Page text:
Inside Helsinki Fashion Week’s First Leather-Free Season

Visiting Fashion Week has always been an experience of opulence, ostentation and showing off. Known as the place where new trends are born, the international runways of Fashion Week have never been synonymous with sustainability. Until the arrival of Helsinki Fashion Week, an event born five years ago from the mind of millennial entrepreneur Evelyn Mora. Helsinki Fashion Week is a Fashion Week like no other – its commitment to innovation, new talent and sustainable design makes it a truly singular event in the otherwise opulent world of fashion catwalks.

Burlesque Tsunami

Mora, who started her Fashion Week story by working at Paris Fashion Week – and then returning to Finland eager to work at Helsinki Fashion Week, only to find that no such thing existed. So Mora did what any trailblazer would do – she started one of her own. And what she started was far from your generic Fashion Week: possibly the first entirely sustainable Fashion Week in the world, Helsinki Fashion Week has become known for its dedication to material innovation and its championing of new, exciting creators.

Patrick McDowell

Already known for its ground-breaking approach, Helsinki Fashion Week took innovation one step further when it became the first Fashion Week to completely take leather off its catwalks.

We just simply cannot afford to exploit our planet the way it is currently being done. We must optimise technologies and multidisciplinary expertise to develop more creative solutions to issues like climate change. This is not just animal-related issue but as a bigger picture, terrible issues are found in the agriculture and chemical industry. There would be more sustainable alternative options if only we learn to collaborate and work together. For such reason, we decided to dedicate the Fashion Week platform solely to new material innovations in the upcoming season, aiming to find the weaknesses in innovations and tech-based initiatives in order to find cross-industry solutions.

Evelyn Mora in 2018

After the announcement in 2018, the reaction of the fashion industry was overwhelming – the entire fashion world held its breath to see what the first leather-free Helsinki Fashion Week event would look like.

We at Vilda got a chance to observe the event from the front rows – and it not only lived up to expectations but exceeded them by far. A vibrant, contemporary atmosphere enhanced the creativity of forward-thinking designers that had already garnered buzz in the industry, such as Patrick McDowell, Shohei and Sanikai.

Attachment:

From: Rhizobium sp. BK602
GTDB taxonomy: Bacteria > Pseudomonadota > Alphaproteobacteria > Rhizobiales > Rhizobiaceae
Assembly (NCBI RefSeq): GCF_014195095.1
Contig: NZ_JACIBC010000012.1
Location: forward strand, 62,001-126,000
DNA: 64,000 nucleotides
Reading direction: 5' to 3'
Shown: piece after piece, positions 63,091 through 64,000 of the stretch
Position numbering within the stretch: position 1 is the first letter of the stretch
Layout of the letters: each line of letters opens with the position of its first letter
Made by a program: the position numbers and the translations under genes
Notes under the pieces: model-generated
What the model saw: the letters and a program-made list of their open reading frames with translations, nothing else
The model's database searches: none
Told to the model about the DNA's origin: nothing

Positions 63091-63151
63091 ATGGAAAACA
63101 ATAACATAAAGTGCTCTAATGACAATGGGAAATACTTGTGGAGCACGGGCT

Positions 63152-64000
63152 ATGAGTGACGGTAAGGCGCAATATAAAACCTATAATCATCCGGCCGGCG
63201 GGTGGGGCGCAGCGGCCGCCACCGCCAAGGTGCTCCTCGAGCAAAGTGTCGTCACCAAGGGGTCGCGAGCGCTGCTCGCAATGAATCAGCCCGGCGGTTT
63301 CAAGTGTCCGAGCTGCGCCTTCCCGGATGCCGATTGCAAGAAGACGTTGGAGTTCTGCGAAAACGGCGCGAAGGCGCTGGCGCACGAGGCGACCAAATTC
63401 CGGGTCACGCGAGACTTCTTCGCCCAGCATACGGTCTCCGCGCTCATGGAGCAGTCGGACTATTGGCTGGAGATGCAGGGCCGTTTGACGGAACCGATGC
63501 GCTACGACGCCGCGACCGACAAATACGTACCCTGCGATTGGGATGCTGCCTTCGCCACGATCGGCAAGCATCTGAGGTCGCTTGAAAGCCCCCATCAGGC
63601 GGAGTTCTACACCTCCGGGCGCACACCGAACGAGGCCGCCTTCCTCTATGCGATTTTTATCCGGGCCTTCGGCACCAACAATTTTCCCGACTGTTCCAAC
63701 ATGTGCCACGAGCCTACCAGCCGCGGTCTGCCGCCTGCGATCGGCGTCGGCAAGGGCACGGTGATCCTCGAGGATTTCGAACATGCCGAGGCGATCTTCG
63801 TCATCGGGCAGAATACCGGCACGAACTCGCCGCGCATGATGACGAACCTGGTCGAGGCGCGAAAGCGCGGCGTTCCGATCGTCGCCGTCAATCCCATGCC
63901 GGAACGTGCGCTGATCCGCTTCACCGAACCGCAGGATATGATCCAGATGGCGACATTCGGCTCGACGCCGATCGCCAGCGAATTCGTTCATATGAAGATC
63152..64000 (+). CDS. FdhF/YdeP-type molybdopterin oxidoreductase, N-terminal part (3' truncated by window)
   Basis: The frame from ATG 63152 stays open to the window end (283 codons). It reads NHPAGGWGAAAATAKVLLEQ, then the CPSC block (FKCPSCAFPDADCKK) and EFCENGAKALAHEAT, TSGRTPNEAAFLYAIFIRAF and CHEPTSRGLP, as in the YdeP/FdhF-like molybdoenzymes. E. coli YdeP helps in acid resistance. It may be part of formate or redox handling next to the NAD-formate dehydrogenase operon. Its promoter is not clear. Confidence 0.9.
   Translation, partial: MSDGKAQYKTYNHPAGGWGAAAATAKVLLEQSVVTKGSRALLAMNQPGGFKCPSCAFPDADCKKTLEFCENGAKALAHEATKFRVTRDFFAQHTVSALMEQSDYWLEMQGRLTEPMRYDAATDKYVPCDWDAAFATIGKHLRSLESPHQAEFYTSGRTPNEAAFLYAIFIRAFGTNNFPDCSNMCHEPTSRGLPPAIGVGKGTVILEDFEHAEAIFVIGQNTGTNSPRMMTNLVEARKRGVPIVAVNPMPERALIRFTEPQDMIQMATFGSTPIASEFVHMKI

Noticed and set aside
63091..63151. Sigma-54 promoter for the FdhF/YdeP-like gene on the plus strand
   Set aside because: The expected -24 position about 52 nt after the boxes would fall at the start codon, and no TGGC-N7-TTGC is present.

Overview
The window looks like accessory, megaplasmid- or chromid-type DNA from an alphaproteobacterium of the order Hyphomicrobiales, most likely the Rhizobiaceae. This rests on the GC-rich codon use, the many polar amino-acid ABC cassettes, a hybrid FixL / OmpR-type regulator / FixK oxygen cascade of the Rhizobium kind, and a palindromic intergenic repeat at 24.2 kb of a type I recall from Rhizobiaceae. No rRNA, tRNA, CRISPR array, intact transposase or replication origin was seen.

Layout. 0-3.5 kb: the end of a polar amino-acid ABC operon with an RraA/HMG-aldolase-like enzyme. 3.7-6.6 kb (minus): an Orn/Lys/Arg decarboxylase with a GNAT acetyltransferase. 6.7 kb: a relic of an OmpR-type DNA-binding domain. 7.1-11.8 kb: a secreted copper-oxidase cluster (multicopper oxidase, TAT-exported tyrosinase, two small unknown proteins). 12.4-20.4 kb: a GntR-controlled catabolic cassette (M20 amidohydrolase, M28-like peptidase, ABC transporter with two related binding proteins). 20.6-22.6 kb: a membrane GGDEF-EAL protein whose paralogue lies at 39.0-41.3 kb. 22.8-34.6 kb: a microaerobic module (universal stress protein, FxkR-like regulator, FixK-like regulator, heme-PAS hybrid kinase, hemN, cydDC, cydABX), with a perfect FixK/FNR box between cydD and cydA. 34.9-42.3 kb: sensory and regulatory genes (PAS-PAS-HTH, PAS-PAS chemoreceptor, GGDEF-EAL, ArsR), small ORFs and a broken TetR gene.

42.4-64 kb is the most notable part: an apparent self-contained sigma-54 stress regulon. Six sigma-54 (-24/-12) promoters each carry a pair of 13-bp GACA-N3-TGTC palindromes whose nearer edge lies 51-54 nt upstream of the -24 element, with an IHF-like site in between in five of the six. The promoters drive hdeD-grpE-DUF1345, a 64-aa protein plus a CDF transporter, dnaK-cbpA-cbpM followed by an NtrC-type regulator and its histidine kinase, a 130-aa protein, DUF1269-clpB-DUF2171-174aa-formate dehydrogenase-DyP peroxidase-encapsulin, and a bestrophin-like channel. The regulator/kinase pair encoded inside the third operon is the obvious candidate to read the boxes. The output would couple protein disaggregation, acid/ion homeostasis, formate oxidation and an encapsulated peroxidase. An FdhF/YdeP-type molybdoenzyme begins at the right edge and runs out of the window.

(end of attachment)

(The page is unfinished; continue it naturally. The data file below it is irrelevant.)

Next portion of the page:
Read More: Helsinki Fashion Week Goes Leather-Free


Materials and solutions of the future had prominent places in the event – such as mushroom leather, which was showcased at one of the event spaces (as was a bioreactor!), alongside vegan leathers from material supplier Ultrafabrics (also used in the catwalk show of designer Shohei), to highlight the decision to go leather-free.


Memorable moments include the Talent show, presenting the winners of the Sustainable Design Award by FAD International Academy – an Indian organisation for showcasing and encouraging sustainability in fashion. The winning designers, Graine and Roma Narsinghani, showed just why Indian fashion needs to be placed firmly on the sustainable fashion map.


Showcasing internationality is one of the many things that make Helsinki Fashion Week such a perfect reflection of the contemporary – and future – fashion industry: a melting pot of global designers, this is an event that welcomes diversity and celebrates creativity in all its forms.


Another highlight was seeing Sanikai, a mostly vegan Swiss brand, in the beautiful Palace of Nobility show space. With its breezy silhouettes, designs that translate effortlessly to everyday life and predilection for materials such as organic cotton and linen, ramie, and recycled plastic bottles, this is the brand for the contemporary vegan consumer (just be careful when shopping there is the winter season, as some wool is present).


Shohei is a modern eco-conscious brand by designer Lisa Pek, blending directionality with durability – and their leather-free commitment came from the collaboration with Ultrafabrics, whose high-tech materials were used in several outfits showcased on Shohei’s catwalk. A relaxed take on a pencil skirt and an oversized jacket in Ultrafabrics material were two of our favourites.

With extensive use of creativity, attention to detail and a forward-thinking attitude, Helsinki Fashion Week and its many designers managed to prove that using animal skins is unnecessary to create on-trend fashion and put on an exciting, timely and inspiring event that will transcend the short appeal of traditional Fashion Weeks. This is the leather-free future, and it’s here to stay.


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All photos courtesy of Helsinki Fashion Week

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Sascha Camilli

Founder and Editor

A passionate changemaker, Sascha Camilli is the founder and editor-in-chief of Vilda Magazine. Born in Moscow and raised in Stockholm, she has also lived in Los Angeles, London, Milan and Florence, before landing in her current hometown of Brighton, UK. She was selected as one of GLAMOUR UK's Most Empowering Nu-Gen Activists and is a frequent public speaker on the topic of vegan fashion and material innovation. Her book Vegan Style is out now on Murdoch Books.

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Vilda (Swedish for “the wild one”) is an international digital vegan fashion magazine. Our aim is to inspire elevated compassionate living. For info and media kit:


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